Editor's note: James Holmes is professor of strategy at the Naval War College and blogs as the Naval Diplomat. The views voiced here are his alone.
(CNN) -- Last week, the news broke that Russian aircraft will commence patrolling the skies over the Caribbean Sea and Gulf of Mexico. Washington reacted mildly to Defense Minister Sergey Shoigu's announcement. The U.S. State Department questioned Moscow's rationale for operating off North American coastlines while insisting that such flights "must be consistent with international law and conducted with due regard for the rights of other nations and the safety of other aircraft and of vessels."
That's about it. Nor should Washington go further than this pro forma statement. Why? Because an informal compact preserves freedom of the seas and skies. Coastal states grit their teeth and tolerate rivals' presence in exchange for their own freedom to operate along foreign shores. It's a form of reciprocity.
Shoigu's announcement came the same week a Russian naval flotilla appeared off Australia's northern periphery, setting commentators abuzz Down Under. But Prime Minister Tony Abbott's government, like the Obama administration, struck the right, low-key note vis-à-vis that voyage. Defense spokesmen noted that the Russian vessels -- guided-missile cruiser Varyag, along with a three-ship retinue -- were doing nothing unlawful or especially provocative.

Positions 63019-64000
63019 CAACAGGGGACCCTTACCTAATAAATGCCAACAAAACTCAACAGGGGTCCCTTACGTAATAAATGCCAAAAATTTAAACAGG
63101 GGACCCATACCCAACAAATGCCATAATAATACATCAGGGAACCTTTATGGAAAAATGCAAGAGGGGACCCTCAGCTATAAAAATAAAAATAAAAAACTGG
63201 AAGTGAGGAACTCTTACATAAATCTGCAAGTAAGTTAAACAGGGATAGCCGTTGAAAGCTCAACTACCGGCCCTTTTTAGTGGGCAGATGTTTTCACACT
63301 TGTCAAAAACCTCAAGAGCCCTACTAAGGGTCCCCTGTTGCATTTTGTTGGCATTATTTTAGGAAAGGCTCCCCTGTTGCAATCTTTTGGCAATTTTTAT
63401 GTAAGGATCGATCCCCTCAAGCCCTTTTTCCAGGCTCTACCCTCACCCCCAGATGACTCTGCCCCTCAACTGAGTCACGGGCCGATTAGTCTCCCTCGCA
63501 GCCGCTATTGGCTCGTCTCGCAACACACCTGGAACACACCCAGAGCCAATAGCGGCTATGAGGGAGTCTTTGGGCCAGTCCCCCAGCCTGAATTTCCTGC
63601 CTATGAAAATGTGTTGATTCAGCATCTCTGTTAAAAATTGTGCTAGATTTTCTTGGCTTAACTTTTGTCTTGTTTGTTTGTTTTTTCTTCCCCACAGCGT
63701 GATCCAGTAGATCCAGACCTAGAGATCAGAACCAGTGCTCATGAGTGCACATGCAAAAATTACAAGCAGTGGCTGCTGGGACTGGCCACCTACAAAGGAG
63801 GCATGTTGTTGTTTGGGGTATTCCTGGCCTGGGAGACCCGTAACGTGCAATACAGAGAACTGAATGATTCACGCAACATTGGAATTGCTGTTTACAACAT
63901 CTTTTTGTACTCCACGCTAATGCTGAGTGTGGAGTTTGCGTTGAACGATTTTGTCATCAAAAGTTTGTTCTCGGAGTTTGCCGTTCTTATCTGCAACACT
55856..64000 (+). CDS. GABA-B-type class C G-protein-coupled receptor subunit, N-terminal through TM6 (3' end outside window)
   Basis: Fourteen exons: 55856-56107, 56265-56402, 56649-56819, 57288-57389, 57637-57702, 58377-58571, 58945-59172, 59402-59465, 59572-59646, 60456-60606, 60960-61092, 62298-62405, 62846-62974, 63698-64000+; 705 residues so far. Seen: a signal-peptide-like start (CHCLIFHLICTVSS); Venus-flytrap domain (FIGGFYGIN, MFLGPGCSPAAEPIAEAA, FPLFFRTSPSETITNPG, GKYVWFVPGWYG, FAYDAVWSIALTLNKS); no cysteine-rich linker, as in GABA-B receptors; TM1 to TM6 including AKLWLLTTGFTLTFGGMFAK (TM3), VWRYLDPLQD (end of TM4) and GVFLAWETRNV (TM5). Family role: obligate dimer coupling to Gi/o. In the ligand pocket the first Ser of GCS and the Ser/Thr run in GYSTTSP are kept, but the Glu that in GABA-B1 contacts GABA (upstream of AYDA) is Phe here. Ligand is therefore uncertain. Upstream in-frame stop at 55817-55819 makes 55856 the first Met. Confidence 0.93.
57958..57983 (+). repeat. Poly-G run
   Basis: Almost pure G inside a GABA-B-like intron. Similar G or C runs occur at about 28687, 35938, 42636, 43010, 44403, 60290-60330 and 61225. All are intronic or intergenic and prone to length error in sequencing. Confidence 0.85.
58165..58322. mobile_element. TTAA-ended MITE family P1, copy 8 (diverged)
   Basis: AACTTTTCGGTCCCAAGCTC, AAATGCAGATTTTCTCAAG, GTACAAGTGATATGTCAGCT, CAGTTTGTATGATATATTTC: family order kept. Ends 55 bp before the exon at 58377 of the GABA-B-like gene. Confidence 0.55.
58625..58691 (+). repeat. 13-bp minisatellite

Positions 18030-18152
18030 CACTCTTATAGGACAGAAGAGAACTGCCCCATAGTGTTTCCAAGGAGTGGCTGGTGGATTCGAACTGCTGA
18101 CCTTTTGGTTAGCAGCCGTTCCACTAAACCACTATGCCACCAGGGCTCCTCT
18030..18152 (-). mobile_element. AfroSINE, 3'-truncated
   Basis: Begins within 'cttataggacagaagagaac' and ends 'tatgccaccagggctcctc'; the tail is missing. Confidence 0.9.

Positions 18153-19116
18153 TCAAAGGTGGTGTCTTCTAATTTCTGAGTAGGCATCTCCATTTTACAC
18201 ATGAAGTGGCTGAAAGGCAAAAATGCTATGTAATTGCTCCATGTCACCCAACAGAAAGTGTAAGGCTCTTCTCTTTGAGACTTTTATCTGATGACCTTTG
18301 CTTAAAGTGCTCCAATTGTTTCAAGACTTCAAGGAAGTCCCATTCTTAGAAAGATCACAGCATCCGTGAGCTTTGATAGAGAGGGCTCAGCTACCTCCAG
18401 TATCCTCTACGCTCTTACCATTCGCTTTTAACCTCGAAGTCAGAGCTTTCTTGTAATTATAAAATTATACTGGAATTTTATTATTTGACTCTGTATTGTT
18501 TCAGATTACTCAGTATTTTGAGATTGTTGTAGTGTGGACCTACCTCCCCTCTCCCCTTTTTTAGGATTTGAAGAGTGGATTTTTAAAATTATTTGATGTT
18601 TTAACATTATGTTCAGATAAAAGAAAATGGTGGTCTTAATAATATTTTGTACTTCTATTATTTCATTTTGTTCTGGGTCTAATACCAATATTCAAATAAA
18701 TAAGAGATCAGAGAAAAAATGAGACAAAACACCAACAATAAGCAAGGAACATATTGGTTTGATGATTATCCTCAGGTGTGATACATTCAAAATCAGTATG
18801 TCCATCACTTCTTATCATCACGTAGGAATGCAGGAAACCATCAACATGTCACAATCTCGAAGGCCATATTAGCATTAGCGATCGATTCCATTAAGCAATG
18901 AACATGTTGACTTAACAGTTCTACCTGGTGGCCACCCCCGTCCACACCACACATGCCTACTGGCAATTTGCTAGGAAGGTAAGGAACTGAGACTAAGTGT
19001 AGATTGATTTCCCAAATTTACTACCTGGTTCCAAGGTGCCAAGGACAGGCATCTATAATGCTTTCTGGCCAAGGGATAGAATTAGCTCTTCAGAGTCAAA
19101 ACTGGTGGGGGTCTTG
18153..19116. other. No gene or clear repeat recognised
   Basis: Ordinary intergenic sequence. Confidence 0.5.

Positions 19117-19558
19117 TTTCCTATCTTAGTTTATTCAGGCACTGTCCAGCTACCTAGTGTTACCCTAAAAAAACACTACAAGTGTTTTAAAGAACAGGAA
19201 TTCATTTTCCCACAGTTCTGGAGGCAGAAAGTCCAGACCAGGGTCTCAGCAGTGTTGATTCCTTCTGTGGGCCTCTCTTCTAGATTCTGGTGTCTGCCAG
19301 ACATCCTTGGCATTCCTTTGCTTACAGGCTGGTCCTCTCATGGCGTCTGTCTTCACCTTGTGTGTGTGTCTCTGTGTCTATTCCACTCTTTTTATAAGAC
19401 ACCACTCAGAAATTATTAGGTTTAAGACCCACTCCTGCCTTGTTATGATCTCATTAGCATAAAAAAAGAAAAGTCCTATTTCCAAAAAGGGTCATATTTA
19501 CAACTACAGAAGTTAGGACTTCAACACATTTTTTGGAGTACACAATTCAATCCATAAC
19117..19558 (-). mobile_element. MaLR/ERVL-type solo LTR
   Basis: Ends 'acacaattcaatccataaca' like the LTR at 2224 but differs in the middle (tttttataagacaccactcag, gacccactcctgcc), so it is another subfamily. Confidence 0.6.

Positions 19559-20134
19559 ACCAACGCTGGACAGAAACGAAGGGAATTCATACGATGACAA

And indeed they weren't.
No one claimed the Russian task force passed through Australian territorial waters, the 12-nautical-mile belt of sea off any coastal state's shores. (Although it could have done so, provided commanders complied with the rules of "innocent passage.") No one claimed it placed Australian security at risk. As coastal states will, nevertheless, Canberra dispatched assets to keep watch. Royal Australian Navy men-of-war and surveillance aircraft took to sea and sky to monitor the Russian warships' whereabouts and, presumably, document their activities.